New York-listed Chinese classified service 58.com has agreed to acquire a 43.2 percent stake in its arch-rival Ganji.com by issuing around 34 million shares and with US$412.2 million in cash. This merger has terminated the decade-long battle between the two largest classified sites in China, creating an Internet conglomerate with a market cap of over US$10 billion.
Chinese Internet giant Tencent, which owns 25.3% stake of 58.com, will purchase US$400 million worth of newly issued shares in the company at a price of US$52 apiece.
The two companies will continue to operate independently, while two CEOs will run the joint company as co-CEOs.
According to third-party data, 58.com and Ganji accounts for 40.6% and 33.4% of market share respectively in the local lifestyle category in 2014, followed by Baixing, which represents a 16% share.
Over years of growth, the two companies have developed several overlapped businesses, such as real estate listing and recruitment, and their competitions are mainly focused on these areas. To keep up with the changing market, both companies tried to expand to O2O sector with the launch of 58daojia, an on-demand service for housekeeping, manicure and delivery, Ganji Haoche, a used car trading platform, among others.
Solid financial support is the prerequisite for the growth of both existing and new businesses. Since its establishment, Ganji has gobbled up nearly US$400 million in six rounds of financing with the latest US$200 million round received from Tiger Funds and Carlyle last August. On the other hand, 58.com raised nearly US$150 since 2005 in six rounds from like angel investor Cai Wensheng, SAIF Partners, Warburg Pincus, DCM, etc.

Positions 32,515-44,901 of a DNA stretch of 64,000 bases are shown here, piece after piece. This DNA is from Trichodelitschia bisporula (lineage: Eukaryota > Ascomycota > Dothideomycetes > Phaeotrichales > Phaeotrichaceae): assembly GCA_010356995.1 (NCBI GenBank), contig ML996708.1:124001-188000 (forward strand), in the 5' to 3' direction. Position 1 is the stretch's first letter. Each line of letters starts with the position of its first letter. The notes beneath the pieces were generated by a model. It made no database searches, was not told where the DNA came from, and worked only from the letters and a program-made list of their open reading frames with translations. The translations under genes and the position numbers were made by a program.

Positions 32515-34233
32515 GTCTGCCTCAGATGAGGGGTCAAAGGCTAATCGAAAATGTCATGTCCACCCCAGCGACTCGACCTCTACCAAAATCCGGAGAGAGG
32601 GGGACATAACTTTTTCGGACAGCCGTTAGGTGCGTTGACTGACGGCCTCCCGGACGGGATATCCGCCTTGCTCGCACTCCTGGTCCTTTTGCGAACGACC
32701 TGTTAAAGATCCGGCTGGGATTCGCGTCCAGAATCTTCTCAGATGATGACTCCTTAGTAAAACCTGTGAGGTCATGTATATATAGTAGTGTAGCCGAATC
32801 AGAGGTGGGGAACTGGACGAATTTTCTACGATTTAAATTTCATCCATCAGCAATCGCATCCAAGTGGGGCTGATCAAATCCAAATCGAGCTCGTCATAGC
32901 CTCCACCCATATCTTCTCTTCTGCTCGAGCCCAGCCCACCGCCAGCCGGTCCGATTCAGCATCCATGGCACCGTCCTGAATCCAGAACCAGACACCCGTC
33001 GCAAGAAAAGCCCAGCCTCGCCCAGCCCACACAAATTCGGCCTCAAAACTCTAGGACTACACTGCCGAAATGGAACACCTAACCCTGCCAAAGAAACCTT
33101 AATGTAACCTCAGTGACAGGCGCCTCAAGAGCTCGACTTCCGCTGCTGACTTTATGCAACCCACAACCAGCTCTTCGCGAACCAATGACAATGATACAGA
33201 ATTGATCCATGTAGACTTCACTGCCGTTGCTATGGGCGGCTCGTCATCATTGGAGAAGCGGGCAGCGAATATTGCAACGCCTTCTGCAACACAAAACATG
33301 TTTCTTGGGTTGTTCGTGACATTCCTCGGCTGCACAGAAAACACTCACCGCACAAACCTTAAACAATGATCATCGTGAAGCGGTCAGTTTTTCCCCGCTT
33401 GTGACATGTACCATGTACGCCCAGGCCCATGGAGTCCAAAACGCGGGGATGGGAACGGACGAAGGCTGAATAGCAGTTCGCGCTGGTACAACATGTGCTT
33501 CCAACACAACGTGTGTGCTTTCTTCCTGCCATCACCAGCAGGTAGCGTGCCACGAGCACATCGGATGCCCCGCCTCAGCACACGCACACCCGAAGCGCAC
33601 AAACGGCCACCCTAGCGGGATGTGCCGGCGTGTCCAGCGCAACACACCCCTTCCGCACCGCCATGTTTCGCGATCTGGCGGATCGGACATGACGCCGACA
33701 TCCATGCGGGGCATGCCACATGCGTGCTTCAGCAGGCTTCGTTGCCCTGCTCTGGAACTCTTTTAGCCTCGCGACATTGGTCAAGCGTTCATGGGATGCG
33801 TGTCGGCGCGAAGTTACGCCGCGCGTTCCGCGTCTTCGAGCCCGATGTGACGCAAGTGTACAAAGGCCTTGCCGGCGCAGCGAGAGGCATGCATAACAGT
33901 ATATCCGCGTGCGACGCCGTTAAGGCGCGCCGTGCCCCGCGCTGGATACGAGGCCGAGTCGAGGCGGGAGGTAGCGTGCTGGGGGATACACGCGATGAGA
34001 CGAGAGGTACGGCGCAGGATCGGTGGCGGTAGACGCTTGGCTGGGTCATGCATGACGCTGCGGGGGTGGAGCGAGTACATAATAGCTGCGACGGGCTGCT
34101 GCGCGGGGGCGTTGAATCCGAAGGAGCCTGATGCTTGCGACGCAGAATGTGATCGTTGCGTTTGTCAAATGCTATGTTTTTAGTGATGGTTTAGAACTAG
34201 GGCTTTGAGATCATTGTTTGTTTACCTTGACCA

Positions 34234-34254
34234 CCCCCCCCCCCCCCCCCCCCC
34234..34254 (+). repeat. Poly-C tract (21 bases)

However, the battle between the well-funded rivals become tougher as the marketing costs soared while they spend lavishly to beat out the other. This kind of development can’t be sustainable. The merger will realize major cost, revenue, and strategic business synergies between the two companies, said 58.com CEO Yao Jinbo in a statement.
Merger or acquisition between the two largest players in a certain field isn’t specific to classified site industry in China. In 2012, Youku and Tudou, two largest video streaming sites in China, have merged together. Baidu-backed iQiyi merged peer-to-peer video service PPS in 2013. Chinese online English tutoring service 51Talk acquired rival 91Waijiao, and the most recent case is the merger between China’s two largest taxi-calling app Didi Cache and Kuaidi Dache this year.
Although these companies are from different fields, the logic behind their mergers are similar. After years of tough competition and money-burning, many verticals of Chinese Internet market appear ripe for consolidations as leading well-funded players emerged and smaller competitors died away. While neither of the survivors could beat out the other to win supremacy in the market, a win-win cooperation seems to be a better choice than an all-out fight.
But merger is only the first step of the long journey ahead, as 58.com and Ganji still have lots of overlapped businesses. For example, Tudou has suffered serious loss of users after merging with Youku due to the similar branding and contents of the two sites. Other emerging competitors like iQiyi and Souhu Video have attracted former Tudou users with their different positioning. Likewise, 58.com and Ganji’s merger also faces these problems of how to better integrate overlapped services and to handle the collision of enterprises cultures.